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MPs block proposals to reform GP training

By Steve Nowottny

Ministers have drawn criticism from the GPC after blocking recommendations designed to transform GP training and raise the status of the profession.

The Department of Health has decided to delay any changes to GP training ‘on whatever basis is appropriate' until 2011 at the earliest, despite strong support for proposals to radically revise the Modernising Medical Careers programme.

But the department will press ahead with plans to hand regulation of training to the GMC, which will now merge with the Postgraduate Medical Education and Training Board.

An independent inquiry into the MMC programme, led by Sir John Tooke, had recommended extending GP training from three to five years, in a move described by the RCGP as a ‘fantastic opportunity'.

But Health Secretary Alan Johnson last week said he would take no immediate decision on the proposals, despite admitting they merited ‘serious consideration'.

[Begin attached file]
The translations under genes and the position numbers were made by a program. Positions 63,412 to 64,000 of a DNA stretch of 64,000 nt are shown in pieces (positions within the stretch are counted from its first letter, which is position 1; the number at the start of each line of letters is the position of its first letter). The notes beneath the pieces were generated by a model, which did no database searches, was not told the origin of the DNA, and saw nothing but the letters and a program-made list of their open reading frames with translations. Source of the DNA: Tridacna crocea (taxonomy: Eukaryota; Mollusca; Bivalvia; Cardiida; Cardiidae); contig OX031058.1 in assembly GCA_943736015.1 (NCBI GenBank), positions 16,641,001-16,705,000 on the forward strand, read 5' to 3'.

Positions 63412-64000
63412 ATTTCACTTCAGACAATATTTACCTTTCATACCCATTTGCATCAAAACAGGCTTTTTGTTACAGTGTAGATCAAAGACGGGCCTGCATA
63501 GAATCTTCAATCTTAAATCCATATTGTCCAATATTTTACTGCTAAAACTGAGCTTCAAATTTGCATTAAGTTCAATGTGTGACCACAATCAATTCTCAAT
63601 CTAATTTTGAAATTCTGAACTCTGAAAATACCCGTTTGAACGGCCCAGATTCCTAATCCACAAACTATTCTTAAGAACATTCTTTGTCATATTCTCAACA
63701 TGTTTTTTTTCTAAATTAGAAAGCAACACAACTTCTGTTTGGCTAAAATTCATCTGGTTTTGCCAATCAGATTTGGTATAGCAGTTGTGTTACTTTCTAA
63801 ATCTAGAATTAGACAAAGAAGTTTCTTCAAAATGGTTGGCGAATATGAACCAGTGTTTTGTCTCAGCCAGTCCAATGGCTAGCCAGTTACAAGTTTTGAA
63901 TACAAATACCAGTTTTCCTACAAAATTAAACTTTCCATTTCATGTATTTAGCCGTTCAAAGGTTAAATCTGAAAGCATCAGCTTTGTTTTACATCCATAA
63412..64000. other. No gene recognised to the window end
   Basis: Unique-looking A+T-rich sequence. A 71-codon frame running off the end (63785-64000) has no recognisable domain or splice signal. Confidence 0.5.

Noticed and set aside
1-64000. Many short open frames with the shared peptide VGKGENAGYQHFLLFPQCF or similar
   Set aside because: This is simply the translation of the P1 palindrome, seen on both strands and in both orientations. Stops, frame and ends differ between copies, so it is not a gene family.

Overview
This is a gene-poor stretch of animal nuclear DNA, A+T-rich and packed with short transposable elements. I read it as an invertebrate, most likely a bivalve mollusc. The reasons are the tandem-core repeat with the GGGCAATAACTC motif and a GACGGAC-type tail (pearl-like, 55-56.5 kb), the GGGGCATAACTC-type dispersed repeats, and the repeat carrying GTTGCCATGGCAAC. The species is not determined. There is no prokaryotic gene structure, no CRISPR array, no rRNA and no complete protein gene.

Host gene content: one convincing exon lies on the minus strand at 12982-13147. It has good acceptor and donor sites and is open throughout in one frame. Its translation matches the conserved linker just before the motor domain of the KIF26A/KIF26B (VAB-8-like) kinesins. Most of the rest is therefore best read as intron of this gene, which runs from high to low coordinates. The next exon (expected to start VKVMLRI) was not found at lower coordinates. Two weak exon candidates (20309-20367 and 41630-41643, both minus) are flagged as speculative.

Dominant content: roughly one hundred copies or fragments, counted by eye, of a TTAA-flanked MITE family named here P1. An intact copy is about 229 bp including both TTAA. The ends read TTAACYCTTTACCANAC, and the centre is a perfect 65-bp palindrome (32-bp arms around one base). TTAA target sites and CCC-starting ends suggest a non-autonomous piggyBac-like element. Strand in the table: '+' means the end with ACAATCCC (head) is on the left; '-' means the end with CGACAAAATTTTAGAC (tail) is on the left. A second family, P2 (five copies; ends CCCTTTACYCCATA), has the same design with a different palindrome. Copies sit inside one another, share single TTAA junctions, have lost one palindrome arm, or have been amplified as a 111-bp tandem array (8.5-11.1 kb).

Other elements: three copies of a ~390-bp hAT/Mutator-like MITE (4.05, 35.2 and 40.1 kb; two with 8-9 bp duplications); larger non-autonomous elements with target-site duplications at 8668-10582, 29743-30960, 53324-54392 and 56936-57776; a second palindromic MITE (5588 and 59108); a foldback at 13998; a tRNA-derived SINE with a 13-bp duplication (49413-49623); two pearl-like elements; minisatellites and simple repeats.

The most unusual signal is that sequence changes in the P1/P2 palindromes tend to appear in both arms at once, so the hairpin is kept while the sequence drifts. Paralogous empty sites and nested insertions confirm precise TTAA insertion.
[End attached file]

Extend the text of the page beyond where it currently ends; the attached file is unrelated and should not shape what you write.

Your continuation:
‘I have decided to defer the decision on these recommendations at this stage,' he said. ‘I believe all stakeholders will welcome a period of stability after the turbulence of 2007.'

Sir John's report had called for GP training to be beefed up, with three years in core training followed by two years as a GP specialist registrar, supervised by a director of postgraduate GP education. It also recommended Foundation Year 2 training be scrapped, with a net increase in the total training time to become a GP of one year.

GP leaders urged the government to push ahead with the plans as soon as possible.

Dr Richard Vautrey, GPC deputy chair, said: ‘There's clearly lots of implications for training and workforce but nonetheless I think the actual principle of the idea is something we should be moving to as quickly as possible.'

He added: ‘The key for us is that prospective GP trainees don't simply become hospital service fodder and genuinely do have training that is relevant to general practice and is based around the GP curriculum.'

Many rank-and-file junior doctors told Pulse they also backed the Tooke proposals, but expressed similar fears over hospital postings.

Dr Amy Small, a trainee in London, said: ‘I agree that more hospital experience is beneficial if subjects such as ENT, ophthalmology and dermatology are included, but I am afraid we will be ‘used' to cover unwanted posts.'

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